The MQL-to-SAL conversion rate is a measure of the quality of the leads that marketing is passing over to sales (and, for the scored leads, your lead scoring methodology effectiveness). You want to make sure you’re delivering the highest quality leads so the sales team isn’t wasting their time on prospects that either aren’t in ICP or aren’t sales-ready. If this conversion rate is low, then marketing should start by ensuring that the leads they're sending over are in ICP (ideal customer profile), meaning the right company size, company revenue, and industry that the solution serves. The main point of contact should also be in ICP, meaning they’re a decision-maker who can push the sales process forward on their end and whose team would leverage your solution.
The SAL-to-SQL conversion rate really measures how effective your SDR outreach is—it's essentially a step to double-check that the prospect is indeed the right fit for your solution (for instance, that they’re similar to other customers of yours who have found success with your solution) and that they're seriously in buying mode. Perhaps the best way to improve your SAL-to-SQL conversion rate is to prioritize speed above all else. Your SDRs should be reaching out to leads quickly (typically within minutes) to keep their excitement and sense of urgency up and ultimately get that meeting on the calendar.
Your SQL-to-sales opportunity rate is generally reflective of the quality of meetings that your SDR is putting on the AE’s calendar. If this conversion rate is lower than you’d like it to be, try having your SDRs review sales calls from closed/won deals to better understand the kind of attributes that the AE is looking for in a new sales opportunity.
3 More Ways to Improve Conversion Rates Throughout the Marketing Funnel
Since you’ll want to optimize your marketing funnel conversion rates on a continual basis, here are 3 more tactics to help you improve the overall prospect experience.
Take a Deep Dive Into Your Data
As with anything you do in marketing, your conversion rate optimization efforts need to start at the source with your visitor data. Take a deep dive into your analytics to better understand where you’ve seen the biggest drop-offs in your marketing funnel. Be sure to leverage other sources of information like sales and customer support calls, chatbot logs, surveys, heatmaps, and more to gain as much insight as possible and see where you can improve the prospect experience.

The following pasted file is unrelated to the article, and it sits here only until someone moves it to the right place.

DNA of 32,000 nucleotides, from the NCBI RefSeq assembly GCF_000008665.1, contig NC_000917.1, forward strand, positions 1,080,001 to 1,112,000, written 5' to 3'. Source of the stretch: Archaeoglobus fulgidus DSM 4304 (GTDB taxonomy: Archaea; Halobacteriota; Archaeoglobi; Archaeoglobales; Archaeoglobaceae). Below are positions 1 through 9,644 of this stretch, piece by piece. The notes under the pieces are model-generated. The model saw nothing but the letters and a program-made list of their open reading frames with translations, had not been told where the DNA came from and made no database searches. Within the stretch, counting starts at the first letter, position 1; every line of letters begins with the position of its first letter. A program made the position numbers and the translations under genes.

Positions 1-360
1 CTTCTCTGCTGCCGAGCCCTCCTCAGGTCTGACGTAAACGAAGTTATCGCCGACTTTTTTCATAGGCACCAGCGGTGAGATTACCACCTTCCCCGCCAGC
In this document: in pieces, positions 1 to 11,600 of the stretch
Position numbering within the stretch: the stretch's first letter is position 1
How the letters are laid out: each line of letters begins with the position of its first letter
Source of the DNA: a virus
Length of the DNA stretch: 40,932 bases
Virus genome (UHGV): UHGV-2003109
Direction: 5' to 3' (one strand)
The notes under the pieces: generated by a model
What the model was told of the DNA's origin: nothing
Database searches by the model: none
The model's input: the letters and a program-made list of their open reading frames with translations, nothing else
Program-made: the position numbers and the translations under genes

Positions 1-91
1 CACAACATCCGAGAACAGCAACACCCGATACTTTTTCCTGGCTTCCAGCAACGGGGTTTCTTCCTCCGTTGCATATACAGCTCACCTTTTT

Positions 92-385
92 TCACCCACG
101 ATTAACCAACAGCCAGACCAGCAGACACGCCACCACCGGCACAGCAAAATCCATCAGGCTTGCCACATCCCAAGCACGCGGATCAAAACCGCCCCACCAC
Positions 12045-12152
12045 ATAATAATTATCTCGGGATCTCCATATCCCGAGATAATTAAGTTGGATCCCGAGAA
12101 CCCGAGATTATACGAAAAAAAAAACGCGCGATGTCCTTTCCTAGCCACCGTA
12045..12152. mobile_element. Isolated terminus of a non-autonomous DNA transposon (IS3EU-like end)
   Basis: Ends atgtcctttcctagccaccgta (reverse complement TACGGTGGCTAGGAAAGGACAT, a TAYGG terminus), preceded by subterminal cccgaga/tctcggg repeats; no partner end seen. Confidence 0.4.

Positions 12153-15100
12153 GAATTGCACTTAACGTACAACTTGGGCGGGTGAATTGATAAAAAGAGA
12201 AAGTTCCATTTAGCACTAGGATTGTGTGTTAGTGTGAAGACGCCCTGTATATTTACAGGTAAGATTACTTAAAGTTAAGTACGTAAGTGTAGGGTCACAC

If you see drop-off patterns higher up in the funnel, this might present an opportunity to optimize your website and reduce any friction for your prospects. If you notice drop-offs lower in the funnel, work with your sales team to see if you can perhaps improve your hand-off between marketing and sales.
Identify Gaps in Your Content
Another common issue that could be affecting your marketing funnel conversion rates is a gap in your content. You may provide a lot of content that caters to the top of the funnel and even the middle of the funnel but this could leave your sales team struggling to justify certain talking points once a prospect reaches the SAL or SQL stage.
Conduct an audit of your content and identify which funnel stage each piece fits into and if you’re lacking content in any one particular stage. Talk with your sales team (or listen to Gong calls directly) as well to see if there are any specific topics that keep coming up in their conversations with prospects. Then prioritize these items in your content calendar to fill in any gaps and show future prospects that your solution can indeed address their needs and pain points.
Focus on Personalization
The best way to improve conversion rates between marketing funnel stages is through personalization. From your website to emails to sales conversations, delivering personalized messages to your prospects shows them that you’ve actually taken the time to understand them and where they are in their buyer journey. As a prospect continues to move further down the funnel and interact more with individuals at your company, be sure to increase the level of personalization in your communication with them. When personalization is done right, it can have a huge impact on your bottom line—companies using advanced personalization report seeing a $20 return for every $1 spent.
Increase Your Marketing Funnel Conversion Rates with Intellimize
Understanding your conversion rates at each stage of the marketing funnel is key to driving more sales for your business. Once you have a clear picture of where your drop-off points are in the funnel, you can begin to optimize them in an effort to reduce friction and increase future conversion rates. Whether you’re aiming to optimize conversion rates at the top or bottom of the funnel (or at every stage!), personalization is your best tool to do so.
Intellimize can help you personalize your website so that it caters to each unique prospect’s needs and interests. Our machine learning-based solution adapts to any changes in visitor behavior over time so it is consistently delivering the best personalized experience in the moment. Request your demo today to learn more.